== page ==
3. Play the Game of Nines

Before house hunting, make a list of nine things you want in the new place. Then make a list of the nine things you don’t want. I call this “NINE OF THIS AND NONE OF THAT”. You can use this list as a scorecard to rate each property that you see. The one with the biggest score wins! This helps avoid confusion and keeps things in perspective when you’re comparing dozens of homes. When house hunting, keep in mind the difference between “SKIN AND BONES”. The BONES are things that cannot be changed such as the location, view, the size of lot, noise in the area, school district, and floor plan. The SKIN represents easily changed surface finishes like carpet, wallpaper, color, and window coverings. Buy the house with good BONES, because the SKIN can always be changed to match your tastes. I always recommend that you imagine each house as if it were vacant. Consider each house on its underlying merits, not the seller’s decorating skills.

4. Don’t Be Pushed Into Any House

Your agent should show you everything available that meets your requirements. Don’t make a decision on a house until you feel that you’ve seen enough to pick the best one. Review the Multiple Listing printout with your agent to make sure that you are getting a COMPLETE list. As recently as 2003-2005, homes were selling quickly, some only a few days after listing. In that kind of market, agents advised their clients to make an offer ON THE SPOT if they liked the house. That was good advice at the time. Today there isn’t always this urgency, unless a home is drastically under priced, and you’ll know if it is.

5. Stop Calling Ads!

A word of caution – agents create ads solely to make the phone ring! Many of the homes have some drawback that’s not mentioned in the ad, such as traffic noise, power lines, or litigation in the community. What’s not mentioned in the ad is usually more important than what is. For this reason, I want you to be very careful when reading ads. Remember that the person writing the ad is representing the seller and not you! The most important thing you can do is having someone on your side looking out for your best interests. Your own agent will critique the property with an eye towards how well it meets your needs and will point out any drawbacks you should know about. So whether you decide to work with me or not, pick an agent you feel comfortable with and enlist the services of that agent as a buyer’s broker. Then you become a client with all the rights, benefits, and privileges created by this agency relationship, and you’re no longer just a shopper. Did you know that many homes are sold WITHOUT A SIGN ever going up or an AD EVER BEING PUT IN THE PAPER? These “great deals” go to those people who are committed to working with one agent. When an agent hears of a great buy, whom do you think he’s going to call? His client, who he has a legal obligation to work hard for, or someone who just called on the phone and said “keep your eyes open”? So, to get the best buy on a property, I always recommend that you hire your own agent and stick with him/her.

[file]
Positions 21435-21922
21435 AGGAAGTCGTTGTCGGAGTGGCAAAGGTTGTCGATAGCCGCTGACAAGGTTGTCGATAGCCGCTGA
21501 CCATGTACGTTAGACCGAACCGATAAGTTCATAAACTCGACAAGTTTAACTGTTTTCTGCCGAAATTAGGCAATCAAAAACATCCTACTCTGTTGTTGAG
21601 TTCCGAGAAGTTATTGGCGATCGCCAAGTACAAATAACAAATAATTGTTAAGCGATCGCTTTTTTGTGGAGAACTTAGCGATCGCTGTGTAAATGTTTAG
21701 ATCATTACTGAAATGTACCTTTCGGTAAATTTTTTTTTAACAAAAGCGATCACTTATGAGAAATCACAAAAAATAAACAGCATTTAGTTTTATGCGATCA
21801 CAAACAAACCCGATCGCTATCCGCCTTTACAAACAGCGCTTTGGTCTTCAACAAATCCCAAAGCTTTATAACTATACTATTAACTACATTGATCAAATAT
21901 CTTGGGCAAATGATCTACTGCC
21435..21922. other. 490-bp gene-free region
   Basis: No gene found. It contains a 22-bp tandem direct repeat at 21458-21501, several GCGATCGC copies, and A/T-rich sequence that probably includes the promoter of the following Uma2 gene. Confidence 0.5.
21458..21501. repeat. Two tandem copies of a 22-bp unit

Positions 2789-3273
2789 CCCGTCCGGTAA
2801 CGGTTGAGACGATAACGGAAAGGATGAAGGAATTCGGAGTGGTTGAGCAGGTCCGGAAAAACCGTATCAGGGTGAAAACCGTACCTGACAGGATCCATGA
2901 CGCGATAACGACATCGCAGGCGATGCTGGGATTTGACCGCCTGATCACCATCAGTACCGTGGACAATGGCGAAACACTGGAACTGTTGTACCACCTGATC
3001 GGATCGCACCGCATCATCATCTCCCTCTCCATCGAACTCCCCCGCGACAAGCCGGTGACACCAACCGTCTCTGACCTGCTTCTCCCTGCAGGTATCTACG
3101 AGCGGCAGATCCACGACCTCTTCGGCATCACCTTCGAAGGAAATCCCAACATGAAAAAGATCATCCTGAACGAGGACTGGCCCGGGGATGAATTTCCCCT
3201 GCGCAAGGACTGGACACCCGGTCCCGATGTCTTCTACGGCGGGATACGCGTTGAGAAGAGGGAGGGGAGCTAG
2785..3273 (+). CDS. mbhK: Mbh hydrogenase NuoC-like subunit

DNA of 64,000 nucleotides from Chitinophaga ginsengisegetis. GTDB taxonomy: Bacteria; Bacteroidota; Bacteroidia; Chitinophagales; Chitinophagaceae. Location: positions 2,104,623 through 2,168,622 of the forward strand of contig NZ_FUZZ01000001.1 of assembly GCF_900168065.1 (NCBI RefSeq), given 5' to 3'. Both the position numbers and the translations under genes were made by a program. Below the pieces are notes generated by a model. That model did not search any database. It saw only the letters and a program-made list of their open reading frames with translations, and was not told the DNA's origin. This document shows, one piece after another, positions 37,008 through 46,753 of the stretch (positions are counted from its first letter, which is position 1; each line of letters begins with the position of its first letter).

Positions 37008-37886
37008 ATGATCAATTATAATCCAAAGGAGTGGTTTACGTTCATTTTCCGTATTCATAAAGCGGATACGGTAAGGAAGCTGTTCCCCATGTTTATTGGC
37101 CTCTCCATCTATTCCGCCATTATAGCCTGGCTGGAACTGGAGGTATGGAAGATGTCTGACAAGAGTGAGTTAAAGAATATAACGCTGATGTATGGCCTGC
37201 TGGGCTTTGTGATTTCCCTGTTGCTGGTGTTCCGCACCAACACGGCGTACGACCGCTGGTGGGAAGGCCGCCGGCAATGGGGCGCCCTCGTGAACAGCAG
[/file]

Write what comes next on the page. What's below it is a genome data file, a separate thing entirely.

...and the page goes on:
Stay Within Your Price Range

Don’t set yourself up for embarrassment or disappointment by looking at homes that you cannot afford to buy. You may feel that my advice is just a matter of common sense and really doesn’t need to be said. The sad reality is, however, that many people begin looking at homes that are not within their reach. Some even go so far as to make an offer on a house, only to find out later that the mortgage lender cannot justify loaning them all the money they will need to make the purchase. This is, of course, embarrassing because the sellers, who took their house off the market, now know that the buyer is not capable of completing the sale.

Another danger of looking at homes above your price range is the emotional letdown that you experience when you finally return to your proper price range and discover that these homes cannot possibly compare with those that are more expensive.

VISIT A MORTGAGE LENDER:
In order to avoid this embarrassment and disappointment, the first step is to visit a mortgage lender who can tell you what you can afford before you begin house hunting. You will receive vital information such as the amount of down payment required, total closing costs, and expected monthly payment.

INFORM YOUR REALTOR®:
The second step is to visit with your Realtor to arrange for the evaluation of homes that are on the market. Be sure to share the information you received from the mortgage lender with your Realtor. This will enable the Realtor to know your limitations and act accordingly.

These two steps will enable you to spend your time looking at homes that are definitely within your price range. House hunting is much more enjoyable when you know that you are financially qualified to purchase every home you see. Once the right home comes along, you can make an offer with the assurance that you will be able to complete the sale.

ADVICE: